Third, Venezuela has become a destination for showing the long reach of Russia’s power projection. The navy is presently not able to sail that far, but the visit of two Tu-160 strategic bombers last December was supposed to have symbolic significance (see EDM, December 13, 2018)—not that it has helped Maduro much (Nezavisimaya Gazeta, January 24, 2019). Subsequently, several inexplicable unscheduled passenger flights raised suspicions about the arrival to Caracas of Russian mercenaries from the so-called “Wagner Group,” which has become one of the Kremlin’s favorite instruments for carrying out clandestine military missions abroad (The Bell, January 29; Novaya Gazeta, February 4; see EDM, January 28, 31). Official denials are far from convincing, particularly given that the Russian Ministry of Defense never acknowledged the Wagner Group’s crushing defeat at the hands of US forces near Deir ez-Zor, in Syria, in February 2018 (see EDM, February 15, 2018). The support of the Venezuelan army is crucial for the survival of Maduro’s regime, and the appearance of a few hundred unpredictable Russian mercenaries could become a catalyst for eroding this already-far-from-rock-solid support (, February 8, 2019).

Finally, Russia seeks to be not only on the same page but even a step ahead of China, which has far greater stakes in Venezuela than Rosneft. Beijing, however, has opted for a more cautious course in securing its investments, expressing support for Maduro but abstaining from any interference or criticism of the US pressure (, February 1). The Chinese leadership is indifferent to the quasi-socialist discourse introduced by Maduro’s charismatic predecessor, Hugo Chavez. But Beijing is particularly attentive to the economic disaster in the country, perhaps concluding that a new government is necessary to sort it out (Moskovsky Komsomolets, January 28; RBC, February 2). The Kremlin is disappointed in this Chinese ambivalence, but Beijing has more reasons to be disconcerted with the Russian readiness to escalate the conflict (Republic, January 28). Fundamentally, China wants to see an increase in the oil output in Venezuela and is ready to cooperate with Western investors; whereas, Russia would much prefer a protracted crisis and contractions in the oil export.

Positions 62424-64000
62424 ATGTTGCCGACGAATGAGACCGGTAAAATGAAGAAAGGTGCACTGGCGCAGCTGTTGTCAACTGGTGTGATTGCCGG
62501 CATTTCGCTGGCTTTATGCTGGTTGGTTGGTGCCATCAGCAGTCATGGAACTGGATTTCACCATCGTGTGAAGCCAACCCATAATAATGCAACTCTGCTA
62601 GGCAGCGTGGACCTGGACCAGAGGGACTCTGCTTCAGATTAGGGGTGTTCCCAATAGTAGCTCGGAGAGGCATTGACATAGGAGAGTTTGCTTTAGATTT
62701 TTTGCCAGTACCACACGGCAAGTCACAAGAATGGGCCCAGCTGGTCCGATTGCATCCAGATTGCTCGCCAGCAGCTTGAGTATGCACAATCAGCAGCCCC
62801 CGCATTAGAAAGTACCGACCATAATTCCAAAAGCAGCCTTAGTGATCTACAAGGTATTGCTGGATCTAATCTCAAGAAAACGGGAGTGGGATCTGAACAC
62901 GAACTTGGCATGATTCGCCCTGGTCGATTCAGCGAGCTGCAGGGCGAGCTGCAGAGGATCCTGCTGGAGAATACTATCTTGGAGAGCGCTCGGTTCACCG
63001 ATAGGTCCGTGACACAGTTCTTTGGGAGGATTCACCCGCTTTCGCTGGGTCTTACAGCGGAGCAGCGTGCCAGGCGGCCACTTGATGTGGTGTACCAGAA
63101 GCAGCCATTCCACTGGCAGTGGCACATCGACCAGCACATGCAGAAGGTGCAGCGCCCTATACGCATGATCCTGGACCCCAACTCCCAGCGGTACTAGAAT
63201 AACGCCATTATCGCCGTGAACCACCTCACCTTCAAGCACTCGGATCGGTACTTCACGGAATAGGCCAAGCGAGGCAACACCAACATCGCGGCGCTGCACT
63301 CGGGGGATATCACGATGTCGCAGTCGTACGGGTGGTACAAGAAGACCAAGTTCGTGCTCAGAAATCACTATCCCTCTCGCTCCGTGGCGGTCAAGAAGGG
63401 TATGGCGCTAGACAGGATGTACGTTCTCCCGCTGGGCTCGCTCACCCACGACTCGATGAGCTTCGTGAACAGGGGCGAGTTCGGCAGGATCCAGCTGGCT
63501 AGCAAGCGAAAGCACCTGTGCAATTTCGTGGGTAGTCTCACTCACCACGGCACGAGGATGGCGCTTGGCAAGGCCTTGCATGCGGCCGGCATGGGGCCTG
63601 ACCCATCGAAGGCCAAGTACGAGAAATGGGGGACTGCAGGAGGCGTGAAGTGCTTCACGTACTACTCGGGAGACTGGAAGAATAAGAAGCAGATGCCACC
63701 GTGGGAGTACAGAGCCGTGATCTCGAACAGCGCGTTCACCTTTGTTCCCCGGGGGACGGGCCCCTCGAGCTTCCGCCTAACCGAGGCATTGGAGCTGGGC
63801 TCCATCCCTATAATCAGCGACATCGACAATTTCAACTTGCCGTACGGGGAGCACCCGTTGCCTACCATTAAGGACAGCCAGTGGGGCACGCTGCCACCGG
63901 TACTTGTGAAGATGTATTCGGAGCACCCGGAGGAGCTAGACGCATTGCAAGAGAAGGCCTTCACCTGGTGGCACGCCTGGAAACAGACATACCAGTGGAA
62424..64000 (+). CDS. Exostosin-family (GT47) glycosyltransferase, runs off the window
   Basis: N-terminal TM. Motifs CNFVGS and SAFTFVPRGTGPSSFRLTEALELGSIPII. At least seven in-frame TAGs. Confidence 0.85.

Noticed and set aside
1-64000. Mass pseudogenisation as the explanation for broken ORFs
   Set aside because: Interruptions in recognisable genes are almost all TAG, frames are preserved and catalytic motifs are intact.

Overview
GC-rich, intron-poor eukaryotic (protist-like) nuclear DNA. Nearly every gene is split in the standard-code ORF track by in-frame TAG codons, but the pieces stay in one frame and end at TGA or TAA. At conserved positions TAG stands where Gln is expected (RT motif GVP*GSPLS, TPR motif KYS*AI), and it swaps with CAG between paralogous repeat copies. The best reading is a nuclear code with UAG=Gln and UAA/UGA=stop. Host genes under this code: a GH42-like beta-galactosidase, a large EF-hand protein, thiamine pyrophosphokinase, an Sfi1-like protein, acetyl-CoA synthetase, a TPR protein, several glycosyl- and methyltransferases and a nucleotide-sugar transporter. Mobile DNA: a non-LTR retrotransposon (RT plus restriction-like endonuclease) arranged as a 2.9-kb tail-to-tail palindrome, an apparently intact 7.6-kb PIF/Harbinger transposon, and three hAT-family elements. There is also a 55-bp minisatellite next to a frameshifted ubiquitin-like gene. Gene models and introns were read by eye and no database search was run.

Moscow is preparing its own draft resolution on Venezuela for the United Nations Security Council meeting, but the intention clearly is just to block any recognition of legitimacy of the opposition to Maduro’s rule (Kommersant, February 10). Russia also rejects the European Union’s efforts at establishing a Contact Group with the Latin American states concerned about the chaos in Venezuela (RIA Novosti, February 8). This stance resembles the Kremlin’s readiness to back Syrian President Bashar al-Assad who was entirely ostracized in spring–summer 2015 but is now increasingly accepted as the only real authority (Nezavisimaya Gazeta, January 10). Unlike the Syrian case, however, Russia has no capacity for a military intervention across the Atlantic. And its attempts at sabotaging the US sanctions against the Maduro regime are far from effective.

Putin’s stubborn stance might appear misguided, but it follows the conviction that the crisis inevitably calls for unleashing severe repressions against the protesters, and thus forcing all external “mediators” to back off aside from issuing some empty protestations. Putin also believes that he understands US President Donald Trump’s motivations and disinclinations better than most “experts”; therefore, he rules out any US military intervention. The Kremlin leader’s calculus quite probably will be proven wrong. And if it is, it could prove one setback too many for Russia’s passive-aggressive foreign policy.